Tuesday, February 10, 2015

Return To Concordia And Other Stories: GW2

Syp has a post up in which he summarizes the "story" part of GW2's Living Story Season 2 as he understands it. I can shorten it a bit more. Some plants did bad things. A dragon woke up. There was a lot of fighting. Some things got broken. No-one cleared up the mess.

Kessex Hills was a scrubby, unattractive enough place to begin with but after the baddies built a vast, noxious tower and the goodies blew it up, letting the wreckage pollute Viathan Lake, the entire region was left looking like the aftermath of a limited nuclear exchange. You'd think there'd be a refugee crisis (yes, another one) but with centaurs on all sides, clear-cutting the forests and culling the weak (that's anyone with fewer than six limbs) and the nearest major city still failing dismally to come terms with the results of a sustained aerial bombing campaign, where is there to go?

I try to give Kessex as wide a berth as possible but I happened to be passing through on business the other day. Most of the Priory team has moved on from Thunder Ridge but Arcanists Dolja and Kari are still there, doing...something. I chatted with them briefly. Kari passed on the sad news that Katterwik the skritt died when the tower fell but it was what Dolja had to say that really unnerved me.

She says the toxic Krait, a clique within the race of aggressive, amphibious slavers that Scarlet somehow convinced to join one of her nebulous and ill-understood alliances, fled the collapse of their tower through some kind of portals, taking with them their mysterious obelisk shards. Where they went, what the portals were, what they plan to do next, no-one seems to know.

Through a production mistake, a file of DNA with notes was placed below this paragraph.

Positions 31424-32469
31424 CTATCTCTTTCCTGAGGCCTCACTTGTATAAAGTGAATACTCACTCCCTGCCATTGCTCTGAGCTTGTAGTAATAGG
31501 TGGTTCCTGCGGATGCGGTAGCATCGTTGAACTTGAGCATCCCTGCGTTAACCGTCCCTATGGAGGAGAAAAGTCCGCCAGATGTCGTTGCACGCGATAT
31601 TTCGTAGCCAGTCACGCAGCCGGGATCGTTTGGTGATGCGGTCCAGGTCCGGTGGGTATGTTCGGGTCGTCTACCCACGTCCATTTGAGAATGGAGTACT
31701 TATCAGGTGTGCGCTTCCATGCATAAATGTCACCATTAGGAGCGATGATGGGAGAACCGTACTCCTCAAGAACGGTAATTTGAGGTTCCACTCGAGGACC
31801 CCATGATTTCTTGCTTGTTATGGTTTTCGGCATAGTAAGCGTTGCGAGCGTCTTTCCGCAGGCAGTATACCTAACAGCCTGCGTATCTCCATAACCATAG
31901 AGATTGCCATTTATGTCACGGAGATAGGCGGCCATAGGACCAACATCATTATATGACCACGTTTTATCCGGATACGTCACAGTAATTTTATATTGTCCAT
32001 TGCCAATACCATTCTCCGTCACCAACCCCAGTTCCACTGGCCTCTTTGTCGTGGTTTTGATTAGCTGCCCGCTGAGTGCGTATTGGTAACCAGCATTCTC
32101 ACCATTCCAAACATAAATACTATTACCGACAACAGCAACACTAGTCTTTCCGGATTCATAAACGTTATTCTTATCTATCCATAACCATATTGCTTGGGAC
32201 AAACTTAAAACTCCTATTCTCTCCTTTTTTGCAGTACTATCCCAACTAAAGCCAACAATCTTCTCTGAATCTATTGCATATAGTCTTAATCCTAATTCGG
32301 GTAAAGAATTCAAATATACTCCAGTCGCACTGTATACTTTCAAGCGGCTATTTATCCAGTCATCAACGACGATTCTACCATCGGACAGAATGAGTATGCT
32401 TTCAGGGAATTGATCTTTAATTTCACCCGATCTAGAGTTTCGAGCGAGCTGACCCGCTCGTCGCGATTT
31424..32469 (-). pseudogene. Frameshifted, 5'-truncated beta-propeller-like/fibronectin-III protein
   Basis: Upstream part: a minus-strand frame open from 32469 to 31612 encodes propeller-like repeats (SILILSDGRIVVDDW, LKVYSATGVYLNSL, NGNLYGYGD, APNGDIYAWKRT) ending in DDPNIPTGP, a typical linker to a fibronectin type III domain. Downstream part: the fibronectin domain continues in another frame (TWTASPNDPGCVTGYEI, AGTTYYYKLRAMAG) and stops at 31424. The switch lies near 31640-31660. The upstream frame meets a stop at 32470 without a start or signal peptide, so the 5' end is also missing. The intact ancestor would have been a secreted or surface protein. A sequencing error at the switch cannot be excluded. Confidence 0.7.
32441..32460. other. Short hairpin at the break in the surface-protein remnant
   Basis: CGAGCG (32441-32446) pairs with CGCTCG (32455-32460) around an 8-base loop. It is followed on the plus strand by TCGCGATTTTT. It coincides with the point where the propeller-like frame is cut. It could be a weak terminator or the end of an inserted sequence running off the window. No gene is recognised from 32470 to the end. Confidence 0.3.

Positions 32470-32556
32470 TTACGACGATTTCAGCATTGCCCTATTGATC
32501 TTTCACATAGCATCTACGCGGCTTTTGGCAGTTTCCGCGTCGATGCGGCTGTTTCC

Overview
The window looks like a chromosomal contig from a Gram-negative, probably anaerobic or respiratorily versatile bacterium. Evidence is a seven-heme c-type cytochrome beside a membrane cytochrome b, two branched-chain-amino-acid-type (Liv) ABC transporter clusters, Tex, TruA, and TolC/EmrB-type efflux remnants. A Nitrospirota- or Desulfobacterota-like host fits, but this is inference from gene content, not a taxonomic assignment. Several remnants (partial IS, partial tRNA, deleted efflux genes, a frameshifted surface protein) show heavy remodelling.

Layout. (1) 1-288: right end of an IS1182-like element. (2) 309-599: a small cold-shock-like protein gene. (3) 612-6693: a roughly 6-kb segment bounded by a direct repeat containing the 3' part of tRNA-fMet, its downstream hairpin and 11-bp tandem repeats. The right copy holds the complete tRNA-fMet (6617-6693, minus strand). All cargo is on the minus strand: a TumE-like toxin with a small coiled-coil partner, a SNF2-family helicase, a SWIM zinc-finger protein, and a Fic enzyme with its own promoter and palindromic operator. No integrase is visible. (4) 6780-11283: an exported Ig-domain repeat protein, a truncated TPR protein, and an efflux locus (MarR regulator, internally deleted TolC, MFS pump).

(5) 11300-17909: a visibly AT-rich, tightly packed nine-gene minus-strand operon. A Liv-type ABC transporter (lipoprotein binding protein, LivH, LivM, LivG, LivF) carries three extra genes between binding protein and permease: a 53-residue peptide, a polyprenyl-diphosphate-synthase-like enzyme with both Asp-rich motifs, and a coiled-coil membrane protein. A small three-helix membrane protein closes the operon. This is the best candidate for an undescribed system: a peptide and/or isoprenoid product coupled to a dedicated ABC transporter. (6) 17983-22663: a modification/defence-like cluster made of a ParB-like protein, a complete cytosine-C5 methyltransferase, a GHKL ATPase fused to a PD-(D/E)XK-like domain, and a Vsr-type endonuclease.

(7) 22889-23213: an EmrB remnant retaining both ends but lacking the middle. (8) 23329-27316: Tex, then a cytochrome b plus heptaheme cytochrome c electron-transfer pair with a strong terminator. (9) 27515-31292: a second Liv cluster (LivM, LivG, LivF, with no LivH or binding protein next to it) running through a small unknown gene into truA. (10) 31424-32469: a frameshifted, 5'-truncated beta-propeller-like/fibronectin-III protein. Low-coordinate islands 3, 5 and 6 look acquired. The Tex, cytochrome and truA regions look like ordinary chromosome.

Shouldn't someone be following that up? It seems like kind of a loose end. One of many. How's Cragstead doing these days? Ever wonder that? Braham doesn't seem to worry about it any more so I guess we don't need to either. Still and all, I do, a little.

And what about the refugees that fled the Molten Alliance? I guess they all went home. The ones whose homes weren't burned to the snow that is. At least, they don't seem to be squatting on the hard, hot iron of The Black Citadel and there's certainly no place left for those who fled to Lion's Arch, if any survived. Lion's Arch has its own refugees to care for now. They're still there, some of them, in that shanty town outside Vigil Keep, waiting.

Things are bad all over. I happened to pass through Concordia yesterday. Those vines are still there, the waypoint's still out of service, in pieces on the floor. Didn't Taimi come up with a fix for that? Isn't there some kind of Asuran Repair Krewe that could come out and throw some hazard tape around it at least? It looks so dangerous, sparking and sputtering.

See, this is what happens when you let narrative get loose across your nice, tidy world. These stories leave a residue and it sticks. I like it. It kicks up memories and feelings and it makes me think. But then, I was there when all these stories happened.